CVAA is pleased to be launching a blog to coincide with the launch of our new strategy in April 2024. To kick us off our CEO, Satwinder Sandhu, who has worked in adoption & fostering services for almost 30 years shares some reflections on reflections on the sector’s discussions about modernising adoption and why it is important.

CVAA celebrated its 30th anniversary last year and this year we are set to launch our strategy for 2024-27. In shaping the strategy, we have taken stock of where the adoption sector across the UK is today and what we think voluntary adoption agencies can and should be doing to shape the future of services. The recent thematic Ofsted report on Regional Adoption Agencies (RAAs) demonstrates that the need for this input remains as strong as ever and CVAA remains committed to supporting Adoption England in their own strategic priorities.

We have already been working on cross-sector initiatives to modernise adoption and our strategy sets priorities to go further.  By modernising we essentially mean that adoption needs to be much more focussed on the needs of adoptees, and at each stage of life particularly in relation to supporting their identity needs.

To help support this, we are very fortunate to have benefitted from the input of adoptees and their families into our new strategy, as ultimately, they are the most acutely affected by adoption, including the current policies and practices across our sector.

Voluntary Adoption Agencies recognise this too and many of our member organisations already run services for adoptees of all ages, such as teentalk to help children and young people to fully understand not only their whole identity but the impact that adoption will continue to have on their lives. But has the law kept up with practice? CVAA has been actively involved in the Public Law Working Group on adoption and we are optimistic about the positive changes to outcomes that shifts in the law and regulations could bring.

We fully believe that adoption needs to continue to change, not only at a practical level to better meet the needs of children and young people, but also as a legal construct so that it remains fit for the future. Society is unrecognisable from when adoption was first formally legalised and so it is inevitable that adoption should evolve too. We are interested to monitor the impact of changes like the ones introduced in New South Wales, Australia, where since October 2020 adoptees have a dual birth and adoption certificate, known as an Integrated Birth Certificate. Surely such changes can only impact the lives of adoptees positively.

There are suggestions that adoption could be more like guardianship, but every decision has consequences so a lot more research and consultation is still required.

Now that we have touched on modernisation, over the coming weeks, ahead of our formal strategy launch, we will focus on each of our other strategic priorities and explain why they are so important and what role they might play in shaping the future of adoption.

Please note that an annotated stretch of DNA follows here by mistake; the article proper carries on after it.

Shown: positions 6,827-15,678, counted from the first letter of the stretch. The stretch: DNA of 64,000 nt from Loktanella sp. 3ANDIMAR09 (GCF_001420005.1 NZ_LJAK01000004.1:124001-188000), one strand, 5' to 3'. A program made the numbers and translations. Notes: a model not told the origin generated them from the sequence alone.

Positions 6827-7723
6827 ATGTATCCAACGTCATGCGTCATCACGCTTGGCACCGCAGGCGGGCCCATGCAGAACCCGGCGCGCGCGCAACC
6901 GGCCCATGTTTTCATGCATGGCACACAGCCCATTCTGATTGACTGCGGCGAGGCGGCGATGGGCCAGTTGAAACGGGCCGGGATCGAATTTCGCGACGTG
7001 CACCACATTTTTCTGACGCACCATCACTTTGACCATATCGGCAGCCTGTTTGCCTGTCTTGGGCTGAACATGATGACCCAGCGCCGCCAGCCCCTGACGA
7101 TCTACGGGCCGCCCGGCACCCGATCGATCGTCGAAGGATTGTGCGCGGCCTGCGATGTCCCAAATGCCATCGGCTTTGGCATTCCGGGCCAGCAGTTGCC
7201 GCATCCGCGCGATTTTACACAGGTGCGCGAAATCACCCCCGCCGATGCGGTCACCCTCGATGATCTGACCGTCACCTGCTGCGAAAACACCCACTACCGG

Satwinder Sandhu, Chief Executive, CVAA

30 Years of Action – A Brief History of CVAA

The world of adoption has seen some seismic shifts in the past 30 years, but there has been at least one constant: adoption has continued to provide, evidentially and unequivocally, a pathway to permanence and successful adulthood for some of the nation’s most
disadvantaged children.

Voluntary Adoption Agencies (VAAs) have a long history of championing children; of finding innovative means to achieve successful ends and of securing permanence and supporting families in the long term when the State has struggled. Their specialist perspective has supported ways of finding and using data to help the wider system focus on what is important. But, as events continue to remind us, they are
relatively small, vulnerable organisations.

CVAA was formed to harness collective wisdom and to present a consistent, value riven approach to what has become an increasingly fragmented statutory sector. It has contributed to the development and implementation of some of the most
successful system changes of the past 30 years; its members have been consistent in offering practical solutions to complex problems and have been endlessly willing to innovate and adapt in the interests of children and families.

To celebrate this long history of working to advocate for change across the adoption sector, Norman Goodwin CBE has brought together ‘A Short History of CVAA’ which lays out some of key milestones the organisation has achieved and the key people who made it happen.

You can download the full document here

CVAA responds to the Public Law Working Group’s draft report on adoption

Following extensive consultation with its members, CVAA welcomed the opportunity to respond to the Public Law Working Group's draft report on adoption. VAAs welcome many of the recommendations that the report lays out and are behind the overall vision for a more modern adoption system that it seeks deliver. However, members felt strongly that implementing the report's recommendations alone will have little impact and that such a seismic shift in adoption policy and practice - particularly in how adopted people relationships are maintained - will require a significant increase in resources, and therefore significant government investment. Without the required level of funding, it is CVAAs concern that not only will the system and workforce be placed under increased strain, but that the children and families that the report seeks to support will not benefit from the changes that are proposed and greatly needed.

A full copy of our response can be dowloaded here

CVAA Conference 2023: 21st Century Adoption- responding to children’s needs in the modern era

On the 14/15th November 2023, CVAA members and representatives from the Department for Education and Adoption England came together for our annual conference which was focused on 21st Century Adoption.

The two days featured keynote addresses from Lord Simon Woolley, Justice Judd and the Minister for Children Families and Wellbeing.

Key themes over the two days included tackling racial disparity, improving how the adoptionsupport children’s meaningful relationships and identity needs and the importance of bringing in lived experience to everything we do as a sector.

All of the slides from the presentations, along with programme can be found here